By: Khursheed Wani
It may not be sheer coincidence that on the conclusion of Yashwant Sinha-led civil society group’s second Kashmir visit, the separatist triumvirate comprising Syed Ali Geelani, Mirwaiz Umar Farooq and Yasin Malik overhauled the pattern of ‘resistance’. Now on, the protest calendars would be issued fortnightly and the people have been asked to resume normal life for the entire week except for the protest-specific Fridays and Saturdays. Amid the monotony of past five months, when normal life remained out of gear straight for 133 days due to curfew and shutdown followed by weekend or evening relaxations granted by the ‘resistance leadership’, the new announcement is bound to impact the ground situation in Kashmir.
Much before the new calendar was issued, the debate was already raging on the efficacy of the shutdown schedules. Privately, most of the people would appear fatigued with a perpetual abnormal life and yearned for the return of ‘normalcy’ but collectively they were either non-committal or asked leaders to pursue the promise of freedom that they declared was never so close not to be achieved.
The entire saga brings the ‘resistance leadership’ back into discussion. Much before the massive public uprising began in Kashmir supported by several pockets in Jammu and Ladakh regions, separatists had begun to set up a loose alliance they referred to as ‘joint resistance forum’ (JRF). They had forewarned the state government of consequences if it pursued the ‘repressive methods’ to quell the voices of dissent. Burhan Wani’s killing and subsequent spontaneous public outburst, coupled with the brutal force used by the state authorities to quash the rebellion, came handy to the JRF to hold the sway. They had no time to streamline the process or develop an institutional mechanism. The unprecedented curbs imposed on them by the authorities including their detention in and outside of their homes, communication blockade, arrest of almost all assistants and sidekicks or the workers on ground, hampered the thought process they would had cherished to pursue. The situation, perhaps, compelled the trio to follow the sentiment on the street, rather than leading and giving it a direction.
Interestingly, the situation turned to be the replica of 2008 and 2010 agitations when the leadership was caught in almost similar situations.
Round-the-corner goal of azaadi has not been achieved till the leadership called off the protest calendar. A debate would rage on the failures and achievements of the post-Burhan protests and the ‘separatist camp’ would be posed many a questions. This throws a tough challenge to the leaders, especially the separatist triumvirate that has promised to devise a long-term strategy based on proactive initiatives, programmes and sustainable modes of protest. It envisaged, as they said, maximum public participation with minimum costs for the people as the way forward.
Going by the track record, any ground-breaking political development in Kashmir has resulted into further fragmentation of the separatist camp. The emergence of All Parties Hurriyat Conference (APHC) in 1993 was the outcome of the beginning of the decline of militancy. The first diametric division in the APHC in 2003 was ingrained in the 2002 assembly elections. Proxy participation of then Sajjad Lone, son of slain Hurriyat leader Abdul Gani Lone, drew Geelani at loggerheads with Mirwaiz and his ‘moderate’ ilk causing a split in the amalgam. This split turned out to be brutal. Many killings on both sides like those of Peer Hisamuddin and Molvi Mushtaq are attributed to the acrimony that touched many lows at various stages. The permutations and combinations in the camp is a regular feature. Engagement with the government of India by a section of this camp also triggered many swaps.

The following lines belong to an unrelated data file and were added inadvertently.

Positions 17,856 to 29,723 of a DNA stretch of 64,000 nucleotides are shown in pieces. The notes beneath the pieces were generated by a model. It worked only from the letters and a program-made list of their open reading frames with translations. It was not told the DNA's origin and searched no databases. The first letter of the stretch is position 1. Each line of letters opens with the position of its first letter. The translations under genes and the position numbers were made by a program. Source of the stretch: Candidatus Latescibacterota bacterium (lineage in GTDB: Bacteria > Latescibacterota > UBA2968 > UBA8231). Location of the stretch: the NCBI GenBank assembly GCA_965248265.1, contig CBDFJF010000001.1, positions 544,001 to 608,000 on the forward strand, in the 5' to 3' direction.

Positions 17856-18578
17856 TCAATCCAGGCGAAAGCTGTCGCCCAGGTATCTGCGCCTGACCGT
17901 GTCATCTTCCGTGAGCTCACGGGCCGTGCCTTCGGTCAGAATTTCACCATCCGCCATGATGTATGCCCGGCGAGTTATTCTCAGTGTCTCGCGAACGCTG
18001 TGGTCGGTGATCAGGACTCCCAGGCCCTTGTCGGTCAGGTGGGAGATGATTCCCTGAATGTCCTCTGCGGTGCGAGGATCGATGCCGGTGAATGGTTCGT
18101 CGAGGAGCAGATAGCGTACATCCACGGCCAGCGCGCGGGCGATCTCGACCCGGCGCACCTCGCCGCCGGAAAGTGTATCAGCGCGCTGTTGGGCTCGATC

Undoubtedly, the post-Burhan phase is crucial in the contemporary Kashmir history. While it has highlighted the ground realities for India and the unionist political parties, it is bound to have a lasting impact on the separatist camp as well. Some separatists want the JRF to sustain and merge into a vital force of ‘resistance’. This means purging. Matter-of-factly, feeble resentment is emerging from the circles, which are part of ‘resistance’ but could not find a place in the JRF. One such leader declared the JRF as “a coalition of individuals”. Another referred to them as “blind riders on a lame horse”. The insinuations are going to be tougher and blunt in the coming days because there is apparently no ‘success’ in the JRF’s kitty.
On the flip side, Mehbooba Mufti has begun to pick up threads to offset the impact of the post-Burhan happenings on her image. She has sought to modify her statement justifying the killing of teenagers with the use of brutal force, by conceding that excessive use of force was used in past five months. She obliquely justified the grant of ex-gratia relief to the next of kin of Burhan Wani for the killing of his brother Khalid Muzaffar, 20 months ago in a disputed encounter. In the subsequent months, many of the separatist workers and leaders would be released and the alleged stone-pelters would walk free without their cases being pursued. If one goes by Ms Mufti and her cabinet colleagues’ announcements, the main focus would be on the development and the employment fronts in the coming months.
In this backdrop, if Yashwant Sinha and his team recommend ‘unconditional dialogue’ with the stakeholders when they meet Prime Minister Narenda Modi, will the shaky separatist camp be in a position to respond?